3ed jan Tuesday. Te Araroa 94
Hurunui Hut 2,104km to Locke Stream Hut 2,127km (31km)
Harper pass Route
I was awoken by the bird life outside, it wasn’t that cold at 5:30 as I made porridge and a green tea. It was still dark in the cabin so the veranda had the morning light and the view over the valley.
Low clouds and wet grass was going to meet me this morning on the track, my socks were still damp from the previous day but once I go through the pain on putting on wet cold socks on, I’ll be ok for the rest of the day.
A quick clean to leave the cabin how I found it and by 6:30 with the sound of the river and the cattle in the valley, I’m back on the track for a big day hiking.
Hurunui No.3 Hut
Made it to Hurunui No.3 Hut in good time, along the way I spent time in the hot pool, it wasnt well marked but if you were looking for it, you would see the steam rising from the stream/waterfull.
Hot pool where i relaxed in the rain
The view I had from the hot pool.
I must have spent about half an hour there just relaxing in the waist deep pool while all around me it was still drizzling. I felt so refreshed after the hot pool and was energised to carry on the next hour and a half to Hurunui Hut 3.
Hurunui Hut 3 was great, there was some one here already with the fire going making the 16 bed hut nice and warm.
Inside Hurunui Hut 3, So warm with the fire going
First time I’ve seen bunks that are three level in height. If I needed a zero day this hut would definitely be the place to spend my time at but being only 10am I plan to march on to Locke Stream Hut which is 6 hours away. This section I have been told by a couple of times already has many river crossing, rock hopping and a selection where the path has been washed away from a resent avalanche.
The guy that was in the hut was from Finland and in the old section of the hut was a inflatable boat or raft. He wasn’t very talkative but he did say the he was waiting for the rain to stop and take to the river and head down stream. I wandered latter how he carried the boat up stream, looked bulky and heavy.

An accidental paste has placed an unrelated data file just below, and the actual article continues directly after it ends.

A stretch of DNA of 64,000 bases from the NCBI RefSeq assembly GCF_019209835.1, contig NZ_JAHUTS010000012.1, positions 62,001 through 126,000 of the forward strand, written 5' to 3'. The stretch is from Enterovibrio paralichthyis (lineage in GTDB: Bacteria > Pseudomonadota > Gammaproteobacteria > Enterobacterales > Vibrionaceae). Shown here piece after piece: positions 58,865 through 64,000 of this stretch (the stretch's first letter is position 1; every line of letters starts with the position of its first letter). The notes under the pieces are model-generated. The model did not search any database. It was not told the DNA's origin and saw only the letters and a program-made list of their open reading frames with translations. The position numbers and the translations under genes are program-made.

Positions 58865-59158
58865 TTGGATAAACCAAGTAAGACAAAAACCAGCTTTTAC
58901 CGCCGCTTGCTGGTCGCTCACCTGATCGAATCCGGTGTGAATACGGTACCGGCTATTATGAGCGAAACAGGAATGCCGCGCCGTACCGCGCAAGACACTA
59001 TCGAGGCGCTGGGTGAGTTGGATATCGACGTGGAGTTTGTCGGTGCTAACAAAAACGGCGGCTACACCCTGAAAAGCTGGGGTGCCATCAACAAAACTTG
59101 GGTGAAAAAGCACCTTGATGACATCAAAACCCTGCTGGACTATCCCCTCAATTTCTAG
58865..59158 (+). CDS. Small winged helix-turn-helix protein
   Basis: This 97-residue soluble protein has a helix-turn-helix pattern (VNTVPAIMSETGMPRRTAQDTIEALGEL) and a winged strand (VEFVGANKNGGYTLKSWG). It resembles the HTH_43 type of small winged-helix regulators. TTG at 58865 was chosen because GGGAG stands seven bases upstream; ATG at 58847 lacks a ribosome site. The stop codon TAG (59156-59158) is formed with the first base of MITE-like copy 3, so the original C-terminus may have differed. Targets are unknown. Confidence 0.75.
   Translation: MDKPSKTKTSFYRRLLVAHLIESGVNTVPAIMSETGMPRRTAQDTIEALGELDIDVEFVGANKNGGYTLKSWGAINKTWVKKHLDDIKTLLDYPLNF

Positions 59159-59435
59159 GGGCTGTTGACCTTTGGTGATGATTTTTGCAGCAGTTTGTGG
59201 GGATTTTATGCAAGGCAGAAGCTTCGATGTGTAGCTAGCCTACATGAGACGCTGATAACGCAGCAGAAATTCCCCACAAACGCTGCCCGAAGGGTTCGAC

I left the warmth of the hut with the guy reading his kindle and heading south into the drizzle which after half hour turned into rain.
Everything was slippy, the rocks I used to cross the rivers, the tree roots I frequently step on to get grip as I walk downhill and even the large trees that block the path that you need to step on to step over are slippy like ice. So as you can imagine I have a few instance when I come crushing to the ground, thankfully with no injuries.
I came down Harper pass to where two hikes that were going the opposite direction had told me the other day that I’ll be doing rock hopping and crossing the river many times.
I stood there looking at the river, and the thought of waiding knee to waist deep for the next hour crossing it didn’t appel to me.
Old hut I passed
Just to my left, up a very steep bank I sore footprints and sure enough this were the trail that many hikers have missed. It took a lot of effort to get up that bank but once there the track was relatively easy except for the time my hand brushed up against some stinging needle and that felt like getting an electric shock and even in the next morning I could still feel it’s sting on my hand.
Three wire river crossing
Only one other person was in the hut tonight, Tanya woods, she was heavenly into getting the lightest gear posable with her Base weight being 5kg. To give you an idea what 5 kg is, my back weight is more like 11kg. Her tent was a Z-pack solplex which was only 500 grames. My tent admittedly is a two person tent weights at 1.8kg (hubba bubba)
The hut has a fireplace but no firewood unlike the hut I passed with the Finland guy that had it nice and warm, but after dinner and three hot drinks I was comfortable in my sleeping bag for the night.
From all the rain we had yesterday and today the water level has gone up and over the vegetation on the backs of the river and therefore it’s considered a flood. So tomorrow I guess it’s going to be a sleep in.